‘Greetings from your friend Alaa’, starts a message from one of my best friends in Nablus. We used to be neighbors in a neighborhood called Ras al-Ain. Since Israeli forces entered the city, we had been out of touch. Israel had disconnected communication, except from a few Israeli mobile phone companies, in the city. The normal telephone lines, the internet, electricity, and other means of communication were disrupted.
‘On April 5, Israeli tanks stopped in front of our building. Israeli soldiers stepped out, shouting, and pointed their guns at our faces. We were shocked. All residents of the building had to stay in one room. We were with seventeen persons, not allowed to talk or move. The Israeli soldiers started searching the building, moving every object in every room. While we were waiting, the Israeli soldiers were pointing their guns at us. My pregnant sister was afraid and wanted to use the bathroom, however, the soldier refused to let her go, unless he would accompany her. While the Israeli soldiers were occupying the entire five-floor building, we sat in two rooms. We asked the soldiers whether we were allowed to bring some basic needs. My father, who had a stroke two nights ago, could not find his medication. We only had the clothes we were wearing.’
Ala’s family are originally from Jaffa. His family fled their home town in 1948. Once again they were homeless in their own home. The building, in which Ala’ and his family lives, is located just next to the old city of Nablus and overlooks it. When I used to live in Nablus I visited them almost daily. It was just five minutes down the road. Ras al-Ain, the Citadel of the Martyrs, is a popular quarter of Nablus and was my temporary home in Palestine for two years.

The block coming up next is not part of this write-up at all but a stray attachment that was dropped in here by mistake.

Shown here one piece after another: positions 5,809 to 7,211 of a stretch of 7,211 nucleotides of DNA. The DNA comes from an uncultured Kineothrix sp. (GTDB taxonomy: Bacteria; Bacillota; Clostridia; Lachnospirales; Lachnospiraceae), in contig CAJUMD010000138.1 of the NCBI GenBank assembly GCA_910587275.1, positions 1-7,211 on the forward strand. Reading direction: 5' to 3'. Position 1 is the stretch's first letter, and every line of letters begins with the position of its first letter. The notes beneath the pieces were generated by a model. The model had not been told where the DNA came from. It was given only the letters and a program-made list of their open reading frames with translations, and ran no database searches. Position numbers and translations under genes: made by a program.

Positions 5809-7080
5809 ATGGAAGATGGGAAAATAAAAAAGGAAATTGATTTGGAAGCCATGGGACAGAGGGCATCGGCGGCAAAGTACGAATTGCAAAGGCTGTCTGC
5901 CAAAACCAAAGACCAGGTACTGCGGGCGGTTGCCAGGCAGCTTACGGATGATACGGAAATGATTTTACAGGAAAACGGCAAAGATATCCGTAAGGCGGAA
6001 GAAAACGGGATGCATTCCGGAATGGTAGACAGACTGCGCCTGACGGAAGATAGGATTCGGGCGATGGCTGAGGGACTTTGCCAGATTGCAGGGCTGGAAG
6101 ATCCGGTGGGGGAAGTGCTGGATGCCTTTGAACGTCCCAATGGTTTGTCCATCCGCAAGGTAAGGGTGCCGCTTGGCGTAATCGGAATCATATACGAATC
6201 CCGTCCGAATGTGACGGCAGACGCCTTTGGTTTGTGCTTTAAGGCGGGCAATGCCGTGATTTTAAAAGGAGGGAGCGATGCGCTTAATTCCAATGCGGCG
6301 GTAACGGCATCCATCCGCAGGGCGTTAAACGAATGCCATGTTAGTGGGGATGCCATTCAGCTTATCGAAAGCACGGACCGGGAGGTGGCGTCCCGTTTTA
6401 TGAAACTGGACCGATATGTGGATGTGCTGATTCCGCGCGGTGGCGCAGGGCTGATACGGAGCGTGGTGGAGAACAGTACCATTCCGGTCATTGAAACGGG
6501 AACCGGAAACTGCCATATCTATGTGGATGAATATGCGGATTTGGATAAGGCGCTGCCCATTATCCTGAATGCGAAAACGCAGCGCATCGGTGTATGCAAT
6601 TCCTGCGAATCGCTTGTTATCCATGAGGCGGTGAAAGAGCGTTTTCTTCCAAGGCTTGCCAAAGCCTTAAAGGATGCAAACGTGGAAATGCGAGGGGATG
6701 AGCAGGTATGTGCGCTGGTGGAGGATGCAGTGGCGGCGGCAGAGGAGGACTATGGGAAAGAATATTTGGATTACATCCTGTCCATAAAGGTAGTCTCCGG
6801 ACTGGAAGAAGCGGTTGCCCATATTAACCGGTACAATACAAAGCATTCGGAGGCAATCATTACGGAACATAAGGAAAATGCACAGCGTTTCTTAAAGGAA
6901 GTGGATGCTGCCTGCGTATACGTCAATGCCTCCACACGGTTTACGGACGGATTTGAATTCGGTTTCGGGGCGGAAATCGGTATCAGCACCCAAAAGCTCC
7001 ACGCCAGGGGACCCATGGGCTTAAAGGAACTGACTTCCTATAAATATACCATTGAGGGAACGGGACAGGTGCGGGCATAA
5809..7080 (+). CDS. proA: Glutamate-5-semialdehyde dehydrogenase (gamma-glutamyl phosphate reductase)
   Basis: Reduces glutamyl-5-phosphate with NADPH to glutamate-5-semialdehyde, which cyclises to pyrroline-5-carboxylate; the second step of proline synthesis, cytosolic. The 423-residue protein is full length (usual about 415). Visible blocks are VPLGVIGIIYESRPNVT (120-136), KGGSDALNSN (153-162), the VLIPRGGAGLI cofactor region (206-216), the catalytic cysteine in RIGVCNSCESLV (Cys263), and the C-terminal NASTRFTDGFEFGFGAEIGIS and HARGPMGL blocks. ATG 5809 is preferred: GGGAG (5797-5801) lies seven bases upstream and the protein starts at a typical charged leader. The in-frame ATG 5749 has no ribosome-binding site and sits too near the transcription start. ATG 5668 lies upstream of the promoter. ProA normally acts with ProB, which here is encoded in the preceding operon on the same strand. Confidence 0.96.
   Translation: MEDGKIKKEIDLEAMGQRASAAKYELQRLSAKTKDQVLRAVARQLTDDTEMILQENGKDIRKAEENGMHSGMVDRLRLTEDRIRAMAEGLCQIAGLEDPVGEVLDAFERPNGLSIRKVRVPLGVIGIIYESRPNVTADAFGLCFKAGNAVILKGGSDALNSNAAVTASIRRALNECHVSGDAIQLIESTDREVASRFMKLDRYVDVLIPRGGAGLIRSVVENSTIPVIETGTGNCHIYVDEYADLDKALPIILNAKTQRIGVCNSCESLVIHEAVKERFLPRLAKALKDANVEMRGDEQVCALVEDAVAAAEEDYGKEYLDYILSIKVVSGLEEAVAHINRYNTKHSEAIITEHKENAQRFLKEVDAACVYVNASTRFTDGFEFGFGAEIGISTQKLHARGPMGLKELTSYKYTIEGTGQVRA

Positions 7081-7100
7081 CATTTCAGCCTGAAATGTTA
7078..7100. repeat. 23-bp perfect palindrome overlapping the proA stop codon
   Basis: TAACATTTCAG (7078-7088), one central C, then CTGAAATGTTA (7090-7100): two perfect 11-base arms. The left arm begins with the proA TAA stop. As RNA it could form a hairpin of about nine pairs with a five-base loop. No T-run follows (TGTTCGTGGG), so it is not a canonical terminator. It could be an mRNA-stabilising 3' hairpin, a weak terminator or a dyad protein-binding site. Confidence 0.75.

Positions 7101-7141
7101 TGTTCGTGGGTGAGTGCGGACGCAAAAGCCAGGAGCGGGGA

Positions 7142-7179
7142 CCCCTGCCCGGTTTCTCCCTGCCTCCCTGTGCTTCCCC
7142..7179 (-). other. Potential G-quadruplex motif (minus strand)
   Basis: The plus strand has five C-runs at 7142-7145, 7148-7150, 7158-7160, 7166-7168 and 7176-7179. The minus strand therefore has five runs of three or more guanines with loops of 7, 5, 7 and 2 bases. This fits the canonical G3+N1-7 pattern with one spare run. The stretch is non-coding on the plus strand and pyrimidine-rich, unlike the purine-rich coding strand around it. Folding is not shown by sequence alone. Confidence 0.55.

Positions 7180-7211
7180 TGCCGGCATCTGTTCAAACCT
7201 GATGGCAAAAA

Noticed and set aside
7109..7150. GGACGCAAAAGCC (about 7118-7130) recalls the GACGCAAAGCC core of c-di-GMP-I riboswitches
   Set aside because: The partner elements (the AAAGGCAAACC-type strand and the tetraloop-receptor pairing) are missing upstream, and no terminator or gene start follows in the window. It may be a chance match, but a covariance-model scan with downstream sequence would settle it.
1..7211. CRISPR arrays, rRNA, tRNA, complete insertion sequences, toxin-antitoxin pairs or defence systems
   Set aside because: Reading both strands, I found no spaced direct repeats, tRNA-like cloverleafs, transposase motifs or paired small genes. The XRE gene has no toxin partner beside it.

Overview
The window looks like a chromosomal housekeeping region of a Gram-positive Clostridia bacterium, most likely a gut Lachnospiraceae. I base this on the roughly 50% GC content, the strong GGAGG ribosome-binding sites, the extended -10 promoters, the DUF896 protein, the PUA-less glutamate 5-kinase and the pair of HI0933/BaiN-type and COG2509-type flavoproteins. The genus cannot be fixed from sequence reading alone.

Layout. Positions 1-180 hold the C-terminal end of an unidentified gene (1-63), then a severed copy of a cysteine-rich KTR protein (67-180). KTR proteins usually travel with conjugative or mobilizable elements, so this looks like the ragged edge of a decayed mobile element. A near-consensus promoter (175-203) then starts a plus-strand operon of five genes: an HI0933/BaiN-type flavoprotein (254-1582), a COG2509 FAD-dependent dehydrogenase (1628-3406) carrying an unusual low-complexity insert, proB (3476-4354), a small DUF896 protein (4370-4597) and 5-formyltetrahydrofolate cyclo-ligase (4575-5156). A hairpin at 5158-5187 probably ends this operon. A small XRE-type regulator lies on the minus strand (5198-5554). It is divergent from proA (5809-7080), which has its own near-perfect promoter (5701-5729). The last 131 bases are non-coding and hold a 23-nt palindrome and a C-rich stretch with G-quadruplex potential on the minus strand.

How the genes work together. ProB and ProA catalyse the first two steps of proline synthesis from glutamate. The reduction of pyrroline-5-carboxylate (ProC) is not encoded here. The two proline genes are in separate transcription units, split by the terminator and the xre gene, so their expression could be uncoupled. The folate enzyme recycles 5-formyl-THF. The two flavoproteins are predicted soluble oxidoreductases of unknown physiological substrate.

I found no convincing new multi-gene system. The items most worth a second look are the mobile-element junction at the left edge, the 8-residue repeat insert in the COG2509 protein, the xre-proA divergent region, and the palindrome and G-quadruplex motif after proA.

‘The Israeli soldiers started to use our building as a military post and used us as human shields. Since there had been resistance in the old city, the Israeli soldiers preferred not to enter the Kasaba, but instead, to shell and destroy the old city with missiles. When the soldiers started to shoot, the whole building was shaking. They wanted to destroy and kill as much as possible. When one shot was fired from the old city, they would indiscriminately shell the whole area in response. All windows were broken. It was cold. We did not have electricity or gas to heat. We did not have enough batteries. We could only listen to the headlines of the news on the radio.’
‘One night they took away my younger brother. He was wearing jeans and shoes. They did not tell us where he would be taken. The only word in Arabic they know is ‘uskoud’, meaning, shut up. We were afraid that he was taken away to be used as a human shield. When my younger brother understood that he was taken away to be used to enter the old city, he started shouting to warn anyone in their way. The Israeli soldiers got angry and started to beat him heavily. They continued to take him to several homes, entering from the roof and pushed him in front of them. They fired their gun while they rested it on my brother’s shoulder.’
‘My brother fainted and he was beaten again. Fortunately, after a few hours they brought him back. He was bleeding heavily. He lost his conscious again. Today, he still suffers both physically and psychologically from what he had to experience. My older brother was taken immediately after the Israeli soldiers entered the building. After one week, we got him back.’
The Israeli forces used the building of Ala’s family as a military post. Residents who were arrested were brought to the building.